Votes for resolution to stop EPA and U.S. Army Corps of Engineers effort to add big, wet blanket of burdensome regulations
Posted on November 4, 2015
WASHINGTON, Nov. 4 – U.S. Sen. Lamar Alexander (R-Tenn.) today voted to stop a new EPA and U.S. Army Corps of Engineers rule that would regulate nearly all water—including “mud puddles” on Tennessee farms, Alexander said—if the EPA and Army Corps of Engineers determine that the water is within “significant” proximity of another waterway.
“The Obama administration’s penchant for burdensome regulations has gone so far that the EPA and the U.S. Army Corps of Engineers are even trying to regulate farmers’ mud puddles,” Alexander said. “We must stop the EPA and the U.S. Army Corps of Engineers’ efforts to add to the big, wet blanket of burdensome regulations that mean higher costs for Tennessee families, farmers and businesses.”
Earlier this year Alexander, who is the Chairman of the Appropriations Subcommittee on Energy and Water Development, voted for the fiscal year 2016 Interior, Environment and Related Agencies Appropriations Bill in the Senate Appropriations Committee. That bill would have prohibited the EPA and the U.S. Army Corps of Engineers from implementing the Waters of the United States rule that redefines what qualifies as a “navigable” waterway subject to the Clean Water Act. Thirty-one states have filed lawsuits against the rule and two courts have blocked its implementation.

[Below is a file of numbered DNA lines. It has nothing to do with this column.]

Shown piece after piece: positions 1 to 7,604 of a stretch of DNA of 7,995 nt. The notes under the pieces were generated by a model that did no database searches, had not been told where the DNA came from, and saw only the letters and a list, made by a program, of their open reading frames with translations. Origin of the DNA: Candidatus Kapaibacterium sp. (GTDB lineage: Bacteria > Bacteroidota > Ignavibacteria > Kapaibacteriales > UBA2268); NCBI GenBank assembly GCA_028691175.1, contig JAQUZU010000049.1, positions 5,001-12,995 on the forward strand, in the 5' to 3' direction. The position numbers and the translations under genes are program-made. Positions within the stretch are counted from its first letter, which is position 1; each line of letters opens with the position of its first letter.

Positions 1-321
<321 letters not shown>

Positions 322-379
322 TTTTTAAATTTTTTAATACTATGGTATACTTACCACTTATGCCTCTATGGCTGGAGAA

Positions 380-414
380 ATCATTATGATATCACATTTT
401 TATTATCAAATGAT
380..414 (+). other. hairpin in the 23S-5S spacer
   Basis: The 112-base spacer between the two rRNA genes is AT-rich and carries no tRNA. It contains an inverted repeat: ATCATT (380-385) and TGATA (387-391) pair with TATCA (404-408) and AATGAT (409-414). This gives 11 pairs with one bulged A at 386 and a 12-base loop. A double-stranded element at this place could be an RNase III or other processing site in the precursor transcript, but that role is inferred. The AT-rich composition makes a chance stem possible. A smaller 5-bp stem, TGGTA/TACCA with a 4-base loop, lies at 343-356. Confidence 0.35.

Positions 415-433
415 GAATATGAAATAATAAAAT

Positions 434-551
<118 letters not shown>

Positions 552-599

Yesterday, Senate Democrats blocked the Federal Water Quality Protection Act, which would have:
- Stopped the Waters of the United States rule.
- Set forth principles and guidelines for the EPA and the U.S. Army Corps of Engineers to follow if the agencies rewrite the rule.
- Required the EPA and the U.S. Army Corps of Engineers to report to Congress within 30 days of proposing a new rule, detailing how the proposed rule complies with applicable laws and executive orders.
Sen. Joni Ernst’s (R-Iowa) resolution expresses Congress’ disapproval of the new rule and, under the Congressional Review Act, would invalidate the rule and prevent the rule from ever being implemented. Alexander is a cosponsor of the resolution, which passed the Senate today, 53 to 44.
Under the Congressional Review Act, the House and Senate can vote on a joint resolution of disapproval to stop, with the full force of law, a federal agency from implementing a rule or regulation or issuing a substantially similar regulation without congressional authorization. The president can sign the resolution or veto it, which would require a two-thirds vote in the House and Senate to override the president’s veto. President Obama has signaled he will veto the resolution.
For access to this release and the senator’s other statements, click here.